### Define Neural Network

Different network architectures can help with the task of pricing barrier options using a Heston model. Choosing a neural network architecture requires balancing computation time against accuracy. This example uses multiple, fully-connected layers and Leaky ReLU activations.

numFeatures = size(inputs,2);
layers = [
featureInputLayer(numFeatures,Normalization='zscore')
fullyConnectedLayer(32,WeightsInitializer='he')
leakyReluLayer
fullyConnectedLayer(32,WeightsInitializer='he')
leakyReluLayer
fullyConnectedLayer(32,WeightsInitializer='he')
leakyReluLayer
fullyConnectedLayer(1,WeightsInitializer='he')
leakyReluLayer
regressionLayer];

### Visualize Network

You can visualize the network using the Deep Network Designer app or the analyzeNetwork function.

deepNetworkDesigner(layerGraph(layers))

### Train Network

Train the neural network by using the trainNetwork function. The function creates a hold-out set to test the trained network and allocates a validation set to monitor the overfitting during the training. By default, trainNetwork uses a GPU if one is available; otherwise, it uses a CPU. Training on a GPU requires Parallel Computing Toolbox™ and a supported GPU device. For information, see Deep Learning with MATLAB on Multiple GPUs.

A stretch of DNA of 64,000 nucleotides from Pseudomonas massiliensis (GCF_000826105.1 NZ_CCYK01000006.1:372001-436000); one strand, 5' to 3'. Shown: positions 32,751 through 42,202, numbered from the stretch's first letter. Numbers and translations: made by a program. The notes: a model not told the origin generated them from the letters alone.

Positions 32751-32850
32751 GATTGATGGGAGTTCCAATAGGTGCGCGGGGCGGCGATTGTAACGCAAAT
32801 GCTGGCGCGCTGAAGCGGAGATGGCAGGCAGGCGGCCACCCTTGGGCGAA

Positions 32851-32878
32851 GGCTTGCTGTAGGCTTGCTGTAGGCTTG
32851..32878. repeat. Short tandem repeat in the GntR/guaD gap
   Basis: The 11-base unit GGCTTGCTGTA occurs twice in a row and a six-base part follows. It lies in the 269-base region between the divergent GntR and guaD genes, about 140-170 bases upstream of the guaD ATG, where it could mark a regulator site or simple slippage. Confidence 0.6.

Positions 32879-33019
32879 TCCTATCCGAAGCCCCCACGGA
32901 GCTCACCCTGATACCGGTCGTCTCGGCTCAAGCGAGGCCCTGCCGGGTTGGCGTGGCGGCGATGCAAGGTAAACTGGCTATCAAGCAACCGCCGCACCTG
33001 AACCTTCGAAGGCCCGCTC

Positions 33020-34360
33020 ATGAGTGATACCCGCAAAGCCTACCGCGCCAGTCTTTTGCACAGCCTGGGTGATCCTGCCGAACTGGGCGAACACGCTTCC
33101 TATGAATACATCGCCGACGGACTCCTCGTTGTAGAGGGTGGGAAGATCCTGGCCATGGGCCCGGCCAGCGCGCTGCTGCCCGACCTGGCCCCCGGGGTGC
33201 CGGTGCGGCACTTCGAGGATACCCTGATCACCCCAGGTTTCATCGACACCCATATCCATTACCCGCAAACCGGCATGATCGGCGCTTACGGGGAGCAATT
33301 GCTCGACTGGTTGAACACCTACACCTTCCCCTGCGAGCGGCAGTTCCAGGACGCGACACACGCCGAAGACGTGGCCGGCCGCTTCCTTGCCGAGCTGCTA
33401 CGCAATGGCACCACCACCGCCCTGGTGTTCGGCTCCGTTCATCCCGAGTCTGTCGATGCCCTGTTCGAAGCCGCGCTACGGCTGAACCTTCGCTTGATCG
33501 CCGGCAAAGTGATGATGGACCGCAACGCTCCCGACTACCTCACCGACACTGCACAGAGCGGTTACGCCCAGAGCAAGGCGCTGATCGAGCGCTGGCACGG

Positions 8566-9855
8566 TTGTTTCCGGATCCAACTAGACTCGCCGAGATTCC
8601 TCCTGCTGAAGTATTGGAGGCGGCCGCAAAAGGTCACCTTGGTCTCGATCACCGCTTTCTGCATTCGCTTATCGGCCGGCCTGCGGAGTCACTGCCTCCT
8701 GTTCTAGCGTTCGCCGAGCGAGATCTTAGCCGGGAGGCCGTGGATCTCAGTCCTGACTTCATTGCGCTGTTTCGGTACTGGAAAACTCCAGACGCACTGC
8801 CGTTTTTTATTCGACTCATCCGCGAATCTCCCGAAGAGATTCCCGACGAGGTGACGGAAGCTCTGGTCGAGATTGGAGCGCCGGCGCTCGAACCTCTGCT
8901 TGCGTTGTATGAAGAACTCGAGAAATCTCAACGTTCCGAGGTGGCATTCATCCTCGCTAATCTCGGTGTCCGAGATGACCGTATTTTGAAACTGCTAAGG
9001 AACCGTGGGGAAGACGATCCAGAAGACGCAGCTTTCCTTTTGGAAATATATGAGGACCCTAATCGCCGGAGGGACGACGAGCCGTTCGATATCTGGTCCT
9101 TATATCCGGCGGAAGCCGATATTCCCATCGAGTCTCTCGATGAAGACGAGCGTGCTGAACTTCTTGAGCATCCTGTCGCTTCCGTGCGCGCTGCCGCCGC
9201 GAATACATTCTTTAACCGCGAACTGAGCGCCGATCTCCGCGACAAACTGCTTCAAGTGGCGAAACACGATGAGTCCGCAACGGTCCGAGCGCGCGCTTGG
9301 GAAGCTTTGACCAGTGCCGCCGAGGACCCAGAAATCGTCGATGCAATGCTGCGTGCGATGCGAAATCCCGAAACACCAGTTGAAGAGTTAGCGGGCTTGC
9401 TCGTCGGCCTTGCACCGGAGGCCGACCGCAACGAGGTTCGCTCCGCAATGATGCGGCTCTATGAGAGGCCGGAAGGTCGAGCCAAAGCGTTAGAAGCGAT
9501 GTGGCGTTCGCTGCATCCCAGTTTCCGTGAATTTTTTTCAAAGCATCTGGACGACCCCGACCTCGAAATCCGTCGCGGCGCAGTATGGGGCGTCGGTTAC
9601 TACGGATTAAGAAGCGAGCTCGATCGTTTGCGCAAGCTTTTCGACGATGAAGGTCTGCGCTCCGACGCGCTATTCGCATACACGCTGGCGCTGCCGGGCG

n = size(Price,1);
c = cvpartition(n,Holdout=1/5);     % Hold out 1/5 of the data set for testing
XTrain = inputs(training(c),:);     % 4/5 of the input for training
YTrain = Price(training(c),:);      % 4/5 of the target for training